(Adds details, background)
By Holger Hansen
BERLIN Jan 11 The top priority in Brexit
negotiations for the 27 countries remaining in the European
Union must be to hold the bloc together, even if this means they
suffer one-off economic hits, Germany's Social Democrats (SPD)
said in a policy paper.
"Were we to allow a 'Europe à la Carte', this would lead to
incalculable domino effects that would threaten the unity of the
Union," the parliamentary party of the SPD, junior partner in
Chancellor Angela Merkel's ruling coalition, said in the paper.
"The short-term interests of individual groups or member
states, including Germany, must recede behind this long-term and
overarching goal if there is a conflict," said the paper, seen
by Reuters. It added that foreign investments in Britain could
lose value or delivery chains be affected.
In the paper, entitled "Strengthening the cohesion of the
European Union - our key points for the Brexit negotiations",
the SPD said any transitional arrangements for Britain after it
leaves the EU should be short-term and tied to tight conditions.
"We reject open transitional rules without a precisely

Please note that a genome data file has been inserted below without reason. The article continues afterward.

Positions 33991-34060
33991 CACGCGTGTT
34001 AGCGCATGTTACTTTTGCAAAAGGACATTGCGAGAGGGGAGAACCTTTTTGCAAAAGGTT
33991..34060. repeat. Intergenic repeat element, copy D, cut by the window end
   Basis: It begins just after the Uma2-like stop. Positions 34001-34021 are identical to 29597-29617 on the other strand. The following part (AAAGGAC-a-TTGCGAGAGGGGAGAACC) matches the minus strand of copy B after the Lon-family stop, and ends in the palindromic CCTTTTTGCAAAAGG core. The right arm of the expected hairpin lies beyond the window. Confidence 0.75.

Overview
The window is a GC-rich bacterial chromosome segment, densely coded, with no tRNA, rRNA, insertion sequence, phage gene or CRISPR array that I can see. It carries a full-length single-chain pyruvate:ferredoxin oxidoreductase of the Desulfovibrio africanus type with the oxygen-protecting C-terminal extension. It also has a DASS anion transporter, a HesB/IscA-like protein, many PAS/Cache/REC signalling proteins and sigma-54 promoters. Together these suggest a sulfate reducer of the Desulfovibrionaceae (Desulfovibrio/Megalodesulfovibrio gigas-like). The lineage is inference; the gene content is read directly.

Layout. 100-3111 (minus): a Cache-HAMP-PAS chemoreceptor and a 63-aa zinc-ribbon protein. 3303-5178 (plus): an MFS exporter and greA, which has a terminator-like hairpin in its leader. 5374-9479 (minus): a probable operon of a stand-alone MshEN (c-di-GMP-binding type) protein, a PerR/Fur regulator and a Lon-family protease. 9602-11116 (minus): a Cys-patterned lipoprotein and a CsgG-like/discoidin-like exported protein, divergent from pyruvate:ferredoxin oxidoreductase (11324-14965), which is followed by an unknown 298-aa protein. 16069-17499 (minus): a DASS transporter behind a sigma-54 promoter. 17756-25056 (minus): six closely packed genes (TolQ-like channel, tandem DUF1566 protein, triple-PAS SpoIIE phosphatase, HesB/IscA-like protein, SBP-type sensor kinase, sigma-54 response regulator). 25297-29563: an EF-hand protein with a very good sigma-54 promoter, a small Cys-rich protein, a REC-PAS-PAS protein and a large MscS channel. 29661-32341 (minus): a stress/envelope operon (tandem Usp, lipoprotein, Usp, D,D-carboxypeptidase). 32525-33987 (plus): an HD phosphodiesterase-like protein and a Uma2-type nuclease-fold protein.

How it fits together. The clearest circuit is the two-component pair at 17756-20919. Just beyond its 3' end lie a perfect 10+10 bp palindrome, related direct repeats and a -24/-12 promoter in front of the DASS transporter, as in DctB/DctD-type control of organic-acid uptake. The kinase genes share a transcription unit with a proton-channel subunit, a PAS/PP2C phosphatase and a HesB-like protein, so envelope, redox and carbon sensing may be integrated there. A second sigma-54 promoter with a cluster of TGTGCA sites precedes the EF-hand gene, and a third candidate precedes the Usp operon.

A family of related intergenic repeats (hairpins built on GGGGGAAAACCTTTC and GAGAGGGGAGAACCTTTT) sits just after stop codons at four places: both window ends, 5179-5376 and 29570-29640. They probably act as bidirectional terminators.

agreed time frame or a clear definition of the new ties," said
the paper, dated Jan. 9. It is to be discussed - and likely
adopted - by the SPD's parliamentary party on Thursday.
The paper largely reflects the line taken by conservative
Merkel who says there will be no cherry-picking for Britain and
that the EU must consider limiting British access to the single
market if it fails to accept the bloc's four freedoms in talks.
The EU's single market enshrines the four freedoms of
movement of goods, capital, people and services.
British Prime Minister Theresa May has said she wants to
regain control over immigration, restore British sovereignty,
including by pulling out of the European Court of Justice (ECJ),
and secure the best possible trading relations with the EU.
The SPD said the rules of the single market, which include
fair competition, are guaranteed by the ECJ.
"Without recognition of this function (of the Court) of
having the last say, participating in the single market will not
be possible, also and in particular, for the service sector,"
said the paper.
The SPD also said it was prepared to protect the status of
Britons in the EU during Brexit talks, as long as Britain does
the same for EU citizens there and urged London to provide more
clarity about its goals for Brexit.
"Even seven months after the referendum, the contours of the
broad goals with which the government in London will enter talks
are barely visible," said the paper.
(Writing by Paul Carrel and Madeline Chambers; Editing by